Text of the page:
04/16/2007 11:00PM

This idea no laughing matter


TUCSON, Ariz. - Whether anyone can beat Curlin in the Derby, whether Jerry Bailey soaking wet can single-handedly lift New York racing to its former glory, or whether Steve Wynn will put priceless art in the clubhouse at Belmont all suddenly paled into insignificance on Monday, when mass murder hit Virginia Tech.

We have become inured to daily stories of mass murder in Iraq - 43 one day, 36 the next, 49 the next - but suddenly mass murder reached us at home, with its bloody reality and horror, and we became reminded that our preoccupation with horse racing is after all a game.

It is a game, however, therapeutic in its release from the tensions of daily reality, whether terror unleashed or merely a business deal gone awry.

We turn to racing for mental and physical relaxation, for the beauty and grace and speed and power of the animal, for the excitement of subjective involvement, and we find it, day after day and week after week.

This is not to minimize what jolted the nation or the world on Monday. It is merely thankfulness that after a disruption in life like that disaster, we still have a haven to which to turn, and return, and for a few brief moments, or far longer, immerse ourselves in a world far from the maddening clamor that is life today.

So back to Jerry Bailey and Steve Wynn and their fanciful imagery, and to some of the tomfoolery in Albany that Steven Crist so aptly called a four-ring circus.

Ringling Brothers was at Madison Square Garden recently, thrilling the Big Apple with a new daredevil climactic act in which aerialists perform amazing balancing acts on a spinning, twisting Ferris wheel, without safety belts or nets.

The appeal there is risk and reality, truly exciting entertainment.

The charade in Albany, a circus of its own, was sheer fantasy.

Jerry Bailey, who overnight has become a master of commentary on racing matters, showed the smoothness of his newfound skills in a totally different arena, and while he may have charmed and captivated his political listeners, he was feeding them fairy tales.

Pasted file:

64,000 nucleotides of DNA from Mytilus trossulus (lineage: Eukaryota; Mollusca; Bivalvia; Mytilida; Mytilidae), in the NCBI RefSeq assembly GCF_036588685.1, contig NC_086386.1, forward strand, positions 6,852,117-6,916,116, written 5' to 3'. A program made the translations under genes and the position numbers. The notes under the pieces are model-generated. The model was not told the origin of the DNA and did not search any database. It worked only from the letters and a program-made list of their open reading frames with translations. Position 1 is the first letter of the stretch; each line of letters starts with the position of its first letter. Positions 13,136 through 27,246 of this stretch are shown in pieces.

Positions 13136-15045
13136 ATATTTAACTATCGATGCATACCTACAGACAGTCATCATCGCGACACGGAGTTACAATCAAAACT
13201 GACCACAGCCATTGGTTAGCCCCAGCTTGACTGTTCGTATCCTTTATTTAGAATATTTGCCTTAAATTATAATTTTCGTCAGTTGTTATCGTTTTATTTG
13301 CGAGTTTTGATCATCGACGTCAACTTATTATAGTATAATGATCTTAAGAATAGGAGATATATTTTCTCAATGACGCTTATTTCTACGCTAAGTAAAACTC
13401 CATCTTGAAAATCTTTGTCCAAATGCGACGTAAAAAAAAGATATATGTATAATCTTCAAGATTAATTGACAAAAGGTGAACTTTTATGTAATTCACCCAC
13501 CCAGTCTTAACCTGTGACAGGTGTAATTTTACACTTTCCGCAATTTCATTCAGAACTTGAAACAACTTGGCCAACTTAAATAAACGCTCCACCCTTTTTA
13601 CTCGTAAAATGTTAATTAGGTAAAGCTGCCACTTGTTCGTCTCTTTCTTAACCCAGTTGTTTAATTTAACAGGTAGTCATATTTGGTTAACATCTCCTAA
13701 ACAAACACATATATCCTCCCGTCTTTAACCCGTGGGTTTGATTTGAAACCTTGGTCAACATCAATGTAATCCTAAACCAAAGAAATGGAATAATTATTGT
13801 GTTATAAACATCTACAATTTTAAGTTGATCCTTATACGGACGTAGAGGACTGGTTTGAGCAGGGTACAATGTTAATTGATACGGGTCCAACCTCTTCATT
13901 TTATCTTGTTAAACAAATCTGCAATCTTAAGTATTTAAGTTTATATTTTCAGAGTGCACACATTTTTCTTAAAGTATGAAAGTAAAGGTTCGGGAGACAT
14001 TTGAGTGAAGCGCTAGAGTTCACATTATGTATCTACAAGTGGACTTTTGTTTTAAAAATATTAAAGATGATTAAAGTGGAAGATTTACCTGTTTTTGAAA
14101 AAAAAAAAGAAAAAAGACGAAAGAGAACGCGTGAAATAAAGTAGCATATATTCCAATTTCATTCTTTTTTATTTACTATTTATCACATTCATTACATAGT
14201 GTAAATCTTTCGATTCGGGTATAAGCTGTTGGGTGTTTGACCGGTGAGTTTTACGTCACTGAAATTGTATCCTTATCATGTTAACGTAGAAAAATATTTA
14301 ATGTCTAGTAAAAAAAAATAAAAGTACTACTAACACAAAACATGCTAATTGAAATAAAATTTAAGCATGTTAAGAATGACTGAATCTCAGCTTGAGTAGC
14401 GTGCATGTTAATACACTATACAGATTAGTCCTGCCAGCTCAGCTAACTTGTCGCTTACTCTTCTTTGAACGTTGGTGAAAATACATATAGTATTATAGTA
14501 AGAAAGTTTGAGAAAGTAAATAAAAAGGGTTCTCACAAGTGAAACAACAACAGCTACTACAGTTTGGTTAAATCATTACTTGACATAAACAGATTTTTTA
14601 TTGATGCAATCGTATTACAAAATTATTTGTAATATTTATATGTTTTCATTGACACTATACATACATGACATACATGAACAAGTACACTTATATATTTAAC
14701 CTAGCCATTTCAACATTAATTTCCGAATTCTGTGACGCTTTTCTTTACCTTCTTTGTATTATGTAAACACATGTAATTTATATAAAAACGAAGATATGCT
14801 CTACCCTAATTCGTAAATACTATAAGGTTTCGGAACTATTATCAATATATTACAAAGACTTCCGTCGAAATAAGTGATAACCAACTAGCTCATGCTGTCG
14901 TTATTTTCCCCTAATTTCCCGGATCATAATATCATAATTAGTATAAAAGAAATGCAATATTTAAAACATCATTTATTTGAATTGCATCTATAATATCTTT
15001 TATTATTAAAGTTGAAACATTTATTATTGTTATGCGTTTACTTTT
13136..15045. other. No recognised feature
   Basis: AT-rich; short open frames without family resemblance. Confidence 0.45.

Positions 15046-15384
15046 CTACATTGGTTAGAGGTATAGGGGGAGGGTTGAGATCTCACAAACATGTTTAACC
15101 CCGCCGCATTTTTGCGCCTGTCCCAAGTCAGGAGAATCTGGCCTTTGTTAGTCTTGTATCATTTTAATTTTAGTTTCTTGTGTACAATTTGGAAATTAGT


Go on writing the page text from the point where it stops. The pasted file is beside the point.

He may, as he said, have seen the best and the worst in his far-flung travels aboard good and bad horses, and he may already have lined up, somewhat presumptously, the racing officials he feels are the best in the business. None of them, however, has changed racing dramatically where they currently or formerly worked, and while horsemen may be delighted at having them to work with, the public is likely to yawn, rather than fawn, at their presence.

Slots, as Steve Crist said and everyone knows, are the focus of this new game for all of the applicants, no matter how much they talked about revolutionizing New York racing. Crist called the plans of Empire Racing Associates and the Australian bidder Capital Play to raise takeout "outrageous," far too tame a term. The idea of raising takeout was tossed in to impress the pols, who want more money and have not the slightest idea of the relationship of takeout to handle.

Far more practical, and vastly more interesting, was an idea put forth by Bill Finley, who writes for the New York Times and ESPN Magazine and broadcasts every Saturday morning on Sirius radio with Dave Johnson in a crackerjack two-hour racing show heard nationally. Speaking at the joint meeting of the Thoroughbred Racing Associations and Harness Tracks of America in Florida last month, Finley suggested that tracks do away with takeout entirely.

Before laughing loudly, consider Finley's argument. He cited Yonkers Raceway, now back in thunderous action with 6,000 or so slots sitting on the teeming Major Deegan Expressway in America's biggest market, New York City.

Its harness purses have boomed - three and four $50,000 races for the top horses on weekends, $25,000 and $35,000 for good horses during the week. But despite the crowds in its racino and its slots-fueled purses, about 10 percent of Yonkers's racing business is done ontrack, and 90 percent on its simulcast signals.

Why not, Finley asks, give up the take on that 10 percent, boost your ontrack audience incrementally by bringing back savvy players now departed to offshore bookies and poker and other venues, who might flock to a track with zero takeout, and at the same time increase your distant simulcast audience by presenting the best harness racing on the continent.

The state, too, would benefit from such a game, raising the sparse income it now receives, possibly to levels of times long gone.

No one at the Albany circus tried that act. Too daring, and too innovative. Instead, let's raise the price of a product not currently selling. Bring on the clowns.